Russian Premier Putin shoots, tranquilizes Siberian tiger

September 2nd, 2008 - 1:15 am ICT by IANS  

Moscow, Sep 1 (DPA) Prime Minister Vladimir Putin took on the role of nature lover and protector of threatened species in Russian media reports Monday that told of his accurate tranquilizer shot putting to sleep a Siberian tiger.Putin, 55, during his two terms as Russian president appeared in photo essays in pro-government media as a black-belt judo expert, and as a buff shirtless fisherman.

The front page of Moscow-published Vedemosti newspaper, a publication normally devoted to serious economic news, pictured Putin in a camouflage uniform, stroking a slumbering tigress he had recently knocked out.

“Two in the Taiga,” the Vedemosti headline read.

The popular newspaper Komosomolskaya Pravda also carried a report of Putin’s accurate shot and praised him for travelling to Russia’s Far East to the Ussuriisk nature preserve near Vladivostok to look personally into an endangered species programme, despite continued conflict with Western nations over Georgia.

Russia’s state-run broadcasting channel Vesti carried the story of Putin shooting the tiger as well, reporting the former KGB agent was protected by “alert and determined” staff from harm during the forest encounter with the tiger, ending after Putin subdued the animal with a sleeping dart.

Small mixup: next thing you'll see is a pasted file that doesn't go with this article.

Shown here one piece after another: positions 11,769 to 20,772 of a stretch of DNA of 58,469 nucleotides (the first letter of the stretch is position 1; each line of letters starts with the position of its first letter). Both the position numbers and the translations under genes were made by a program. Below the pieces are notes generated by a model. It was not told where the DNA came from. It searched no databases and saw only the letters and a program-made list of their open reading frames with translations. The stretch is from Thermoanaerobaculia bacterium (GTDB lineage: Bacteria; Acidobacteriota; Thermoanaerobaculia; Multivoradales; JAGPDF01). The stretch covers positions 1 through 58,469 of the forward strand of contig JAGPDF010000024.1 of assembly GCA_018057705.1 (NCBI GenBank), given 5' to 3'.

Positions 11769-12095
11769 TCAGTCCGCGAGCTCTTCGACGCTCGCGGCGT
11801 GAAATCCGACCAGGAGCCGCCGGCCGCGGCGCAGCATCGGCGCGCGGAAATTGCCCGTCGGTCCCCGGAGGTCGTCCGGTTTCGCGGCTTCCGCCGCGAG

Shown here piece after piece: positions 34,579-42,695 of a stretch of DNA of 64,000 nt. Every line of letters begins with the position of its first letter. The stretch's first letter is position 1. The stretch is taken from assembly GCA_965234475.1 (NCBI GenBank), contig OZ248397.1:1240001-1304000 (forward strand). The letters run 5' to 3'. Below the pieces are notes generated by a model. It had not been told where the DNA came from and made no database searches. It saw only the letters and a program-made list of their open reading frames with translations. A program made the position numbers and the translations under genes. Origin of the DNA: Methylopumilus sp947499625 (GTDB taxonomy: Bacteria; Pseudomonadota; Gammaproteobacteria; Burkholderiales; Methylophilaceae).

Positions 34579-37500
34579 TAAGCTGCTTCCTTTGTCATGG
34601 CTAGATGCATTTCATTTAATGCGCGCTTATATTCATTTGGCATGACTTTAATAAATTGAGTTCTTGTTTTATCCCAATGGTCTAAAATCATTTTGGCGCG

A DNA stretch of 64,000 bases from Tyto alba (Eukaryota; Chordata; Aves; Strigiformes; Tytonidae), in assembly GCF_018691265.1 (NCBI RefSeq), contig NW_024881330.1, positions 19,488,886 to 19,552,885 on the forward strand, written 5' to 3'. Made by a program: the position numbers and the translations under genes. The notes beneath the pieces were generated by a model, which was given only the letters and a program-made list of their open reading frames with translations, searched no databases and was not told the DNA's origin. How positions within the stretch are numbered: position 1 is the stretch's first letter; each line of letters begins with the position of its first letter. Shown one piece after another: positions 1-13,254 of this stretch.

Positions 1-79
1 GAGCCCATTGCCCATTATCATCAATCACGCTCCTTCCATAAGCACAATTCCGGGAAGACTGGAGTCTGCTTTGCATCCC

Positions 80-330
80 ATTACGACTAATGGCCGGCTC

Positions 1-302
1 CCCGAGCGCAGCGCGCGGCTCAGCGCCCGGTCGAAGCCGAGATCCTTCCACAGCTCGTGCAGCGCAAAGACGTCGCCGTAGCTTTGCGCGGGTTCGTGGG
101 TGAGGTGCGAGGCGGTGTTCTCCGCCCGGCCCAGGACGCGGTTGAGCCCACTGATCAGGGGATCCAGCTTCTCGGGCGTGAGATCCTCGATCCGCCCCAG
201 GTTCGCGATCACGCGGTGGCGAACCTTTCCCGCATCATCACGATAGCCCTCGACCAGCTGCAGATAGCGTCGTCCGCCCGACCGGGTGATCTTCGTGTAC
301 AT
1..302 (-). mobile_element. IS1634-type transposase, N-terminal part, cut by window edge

Putin helped recover the tigress and reportedly measured her personally, kissing the animal and whispering “until we meet again”, the Interfax news agency reported.

Putin is by most standards Russia’s most popular public figure.

He has long been the focus of a semi-official personality cult similar to government promotion of state leaders during Soviet days, and adulated in Russian state-controlled media.

Though yielding the presidential office to successor Dmitry Medvedev, Putin is in Russia widely considered still to be the actual leader of the country.

The Siberian, or as it is known in Russia Ussuri, tiger is the world’s largest feline.

Only some 500 of the nearly extinct carnivores are thought to still exist in the wild, in Eastern Siberia and remote regions of China.

The main danger to the Siberian tiger’s survival is loss of habitat to encroaching human activity, particularly logging and poaching.

The conservation group visited by Putin places electronic neckbands on the big cats and tracks them.

Putin thanked international financiers for the support of the protection of endangered species programme.

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